Towards a cost-based routing system for visitors to Kew Gardens.
This project is a collaborative project between the Royal Botanic Gardens, Kew, and the Department of Geomatic Engineering, at University College London.
Vidar Brekke produced this thesis for the M.Sc. Degree in Geographic Information Science (GIS), at UCL, working closely with Justin Moat and Steve Ruddy, Royal Botanic Gardens, Kew.
This study set out to investigate a method of conducting least-cost path analysis, connecting multiple destinations in succession, to provide the core of a routing system for visitors to Kew Gardens. The proposed system was required to take input from visitors, in the form of what they wished to see, exit gate and mode of travel; to conduct processing in real-time.
A method to conduct the analysis is presented and data has been prepared for use and applied in analysis. The method suffers from very high runtime; typically 20 minutes for five destination points. In general, this is due to the ‘spread’ algorithm used being unsuitable for the application. It analyses the surface for all possible combinations in all directions, which means it guarantees the resulting route to be correct. Total accuracy of the resulting route is not necessary in this application, and a heuristic approach would be much more appropriate. However, it is crucial to search in all directions, because the next destination is not known prior to running the ‘costpath’ function. Although, the same applies to the identification of the next destination; it does not have to be accurate. J. Berry has developed a function to produce what he calls a ‘stepped accumulation surface’ implemented in his MapCalc GIS. This will undoubtedly have solved the challenge of automation, but is not likely to effect runtime significantly, given that he is using an adaptation of the same algorithm (personal communication).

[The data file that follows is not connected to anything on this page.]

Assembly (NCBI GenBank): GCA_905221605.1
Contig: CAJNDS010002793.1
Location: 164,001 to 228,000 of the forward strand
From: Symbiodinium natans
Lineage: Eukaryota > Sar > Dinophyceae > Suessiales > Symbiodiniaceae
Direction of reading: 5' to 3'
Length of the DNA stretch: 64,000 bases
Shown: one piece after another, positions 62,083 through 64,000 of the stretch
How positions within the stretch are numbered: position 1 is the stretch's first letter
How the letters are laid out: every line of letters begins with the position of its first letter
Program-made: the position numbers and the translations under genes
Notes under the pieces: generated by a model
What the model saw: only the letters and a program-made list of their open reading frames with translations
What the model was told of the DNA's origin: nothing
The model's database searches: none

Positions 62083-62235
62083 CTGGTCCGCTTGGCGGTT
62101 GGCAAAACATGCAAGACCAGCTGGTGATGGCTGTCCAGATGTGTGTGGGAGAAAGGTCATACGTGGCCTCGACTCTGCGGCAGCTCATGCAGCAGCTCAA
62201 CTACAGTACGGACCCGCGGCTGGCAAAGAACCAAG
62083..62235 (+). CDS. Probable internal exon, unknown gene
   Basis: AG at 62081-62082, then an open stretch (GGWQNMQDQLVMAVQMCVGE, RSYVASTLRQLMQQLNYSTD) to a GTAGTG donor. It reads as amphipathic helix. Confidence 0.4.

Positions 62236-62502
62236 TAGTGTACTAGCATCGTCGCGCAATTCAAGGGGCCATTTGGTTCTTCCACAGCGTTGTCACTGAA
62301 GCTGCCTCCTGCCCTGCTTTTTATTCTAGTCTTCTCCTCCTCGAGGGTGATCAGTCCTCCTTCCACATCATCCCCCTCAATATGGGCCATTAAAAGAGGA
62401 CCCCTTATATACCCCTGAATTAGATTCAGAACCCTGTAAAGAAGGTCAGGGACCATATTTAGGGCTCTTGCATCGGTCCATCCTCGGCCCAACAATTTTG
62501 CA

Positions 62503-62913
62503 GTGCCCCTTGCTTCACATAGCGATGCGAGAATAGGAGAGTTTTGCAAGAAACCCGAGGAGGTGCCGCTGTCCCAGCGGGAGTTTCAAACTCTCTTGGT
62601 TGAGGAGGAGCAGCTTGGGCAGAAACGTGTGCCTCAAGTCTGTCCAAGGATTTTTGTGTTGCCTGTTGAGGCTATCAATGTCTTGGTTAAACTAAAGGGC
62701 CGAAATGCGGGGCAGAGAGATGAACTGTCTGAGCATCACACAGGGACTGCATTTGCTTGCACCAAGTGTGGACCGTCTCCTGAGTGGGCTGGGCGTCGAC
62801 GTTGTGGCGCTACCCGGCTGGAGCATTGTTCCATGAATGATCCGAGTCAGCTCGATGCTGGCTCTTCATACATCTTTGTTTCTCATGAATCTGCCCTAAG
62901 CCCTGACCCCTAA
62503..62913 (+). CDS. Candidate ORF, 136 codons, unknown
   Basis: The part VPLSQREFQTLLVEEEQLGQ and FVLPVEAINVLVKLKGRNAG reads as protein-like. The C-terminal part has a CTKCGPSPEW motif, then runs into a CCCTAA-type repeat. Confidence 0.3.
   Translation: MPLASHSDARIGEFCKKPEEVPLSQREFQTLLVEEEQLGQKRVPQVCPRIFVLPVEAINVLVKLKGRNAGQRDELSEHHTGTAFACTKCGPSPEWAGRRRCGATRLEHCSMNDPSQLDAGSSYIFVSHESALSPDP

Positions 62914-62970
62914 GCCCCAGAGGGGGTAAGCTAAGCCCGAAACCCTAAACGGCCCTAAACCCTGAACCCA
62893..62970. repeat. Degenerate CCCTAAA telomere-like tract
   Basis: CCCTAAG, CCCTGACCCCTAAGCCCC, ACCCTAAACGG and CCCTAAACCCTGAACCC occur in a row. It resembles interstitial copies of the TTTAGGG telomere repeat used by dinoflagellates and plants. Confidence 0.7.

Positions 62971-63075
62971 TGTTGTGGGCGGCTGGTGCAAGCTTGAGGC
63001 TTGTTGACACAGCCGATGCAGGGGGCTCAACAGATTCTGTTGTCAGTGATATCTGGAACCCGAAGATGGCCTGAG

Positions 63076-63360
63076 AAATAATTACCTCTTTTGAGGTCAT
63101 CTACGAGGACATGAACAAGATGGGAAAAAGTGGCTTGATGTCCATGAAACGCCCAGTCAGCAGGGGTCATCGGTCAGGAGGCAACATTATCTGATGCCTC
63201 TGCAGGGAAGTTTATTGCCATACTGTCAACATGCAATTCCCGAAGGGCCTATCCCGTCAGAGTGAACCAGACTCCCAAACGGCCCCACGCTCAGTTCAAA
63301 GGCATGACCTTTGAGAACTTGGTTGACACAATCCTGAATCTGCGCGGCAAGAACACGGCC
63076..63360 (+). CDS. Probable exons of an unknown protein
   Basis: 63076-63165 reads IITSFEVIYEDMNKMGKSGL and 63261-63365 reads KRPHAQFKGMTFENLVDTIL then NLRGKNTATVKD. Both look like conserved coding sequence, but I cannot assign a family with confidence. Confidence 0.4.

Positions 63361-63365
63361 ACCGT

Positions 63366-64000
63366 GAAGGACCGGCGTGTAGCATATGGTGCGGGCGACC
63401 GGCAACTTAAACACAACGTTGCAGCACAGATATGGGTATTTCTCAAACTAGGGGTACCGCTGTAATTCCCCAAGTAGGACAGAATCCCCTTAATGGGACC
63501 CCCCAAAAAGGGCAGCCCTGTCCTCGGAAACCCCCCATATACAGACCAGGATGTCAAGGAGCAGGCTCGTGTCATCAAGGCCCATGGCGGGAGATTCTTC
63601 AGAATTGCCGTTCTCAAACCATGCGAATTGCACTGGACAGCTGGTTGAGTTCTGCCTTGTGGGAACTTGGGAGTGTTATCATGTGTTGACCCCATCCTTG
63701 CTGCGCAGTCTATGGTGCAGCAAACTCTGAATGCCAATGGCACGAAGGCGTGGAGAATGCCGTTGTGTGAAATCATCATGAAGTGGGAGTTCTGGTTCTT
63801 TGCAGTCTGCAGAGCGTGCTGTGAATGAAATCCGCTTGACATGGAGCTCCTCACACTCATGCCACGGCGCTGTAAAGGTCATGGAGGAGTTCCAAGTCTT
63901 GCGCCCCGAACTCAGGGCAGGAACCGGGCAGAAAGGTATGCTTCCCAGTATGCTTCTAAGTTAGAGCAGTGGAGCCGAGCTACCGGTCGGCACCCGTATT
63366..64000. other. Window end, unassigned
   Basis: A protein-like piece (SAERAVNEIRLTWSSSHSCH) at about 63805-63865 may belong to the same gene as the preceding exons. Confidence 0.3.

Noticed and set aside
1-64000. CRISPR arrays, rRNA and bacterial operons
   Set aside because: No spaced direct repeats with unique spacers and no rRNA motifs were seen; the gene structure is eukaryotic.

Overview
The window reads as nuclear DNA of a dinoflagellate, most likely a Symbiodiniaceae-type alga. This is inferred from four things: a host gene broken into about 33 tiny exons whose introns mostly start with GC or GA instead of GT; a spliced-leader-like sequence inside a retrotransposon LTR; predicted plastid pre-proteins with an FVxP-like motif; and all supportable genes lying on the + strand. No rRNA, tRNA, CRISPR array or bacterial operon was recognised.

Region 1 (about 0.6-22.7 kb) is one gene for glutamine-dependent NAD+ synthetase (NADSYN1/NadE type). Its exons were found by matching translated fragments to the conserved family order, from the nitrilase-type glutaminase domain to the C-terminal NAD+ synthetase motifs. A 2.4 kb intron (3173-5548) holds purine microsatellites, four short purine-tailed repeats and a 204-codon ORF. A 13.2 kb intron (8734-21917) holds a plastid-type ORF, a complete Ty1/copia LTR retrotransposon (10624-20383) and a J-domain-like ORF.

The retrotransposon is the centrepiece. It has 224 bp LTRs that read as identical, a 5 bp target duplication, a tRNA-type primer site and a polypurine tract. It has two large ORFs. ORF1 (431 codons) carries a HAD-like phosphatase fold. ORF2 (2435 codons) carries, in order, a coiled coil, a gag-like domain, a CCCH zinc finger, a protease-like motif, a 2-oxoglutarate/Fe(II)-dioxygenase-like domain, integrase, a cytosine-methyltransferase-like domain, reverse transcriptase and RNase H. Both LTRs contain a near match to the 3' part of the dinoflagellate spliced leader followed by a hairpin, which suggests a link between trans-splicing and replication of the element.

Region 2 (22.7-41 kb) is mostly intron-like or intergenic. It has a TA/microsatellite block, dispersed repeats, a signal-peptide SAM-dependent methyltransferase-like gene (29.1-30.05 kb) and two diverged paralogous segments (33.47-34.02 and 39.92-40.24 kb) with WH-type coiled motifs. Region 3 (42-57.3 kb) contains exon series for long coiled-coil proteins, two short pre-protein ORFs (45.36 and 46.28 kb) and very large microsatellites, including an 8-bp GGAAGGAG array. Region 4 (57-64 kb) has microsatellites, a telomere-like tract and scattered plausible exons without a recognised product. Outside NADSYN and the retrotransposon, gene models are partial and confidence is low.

ArcInfo is thus not a suitable environment for such implementations in its current state, although it can be conducted and also automated. Implementing such a system in a real application, potentially in kiosk based touch screen systems in the garden, is likely to be a very resource-demanding task. The original data will need consideration, in addition to the method. However, by altering the resolutions of the cost grids and fine tuning the relative costs it is possible to reduce runtime significantly. This will require considerable effort in resampling the cost grids to decrease resolution, and manually evaluating barriers. Chances are the method need consideration down to algorithmic level to reduce processing requirements down to acceptable levels.
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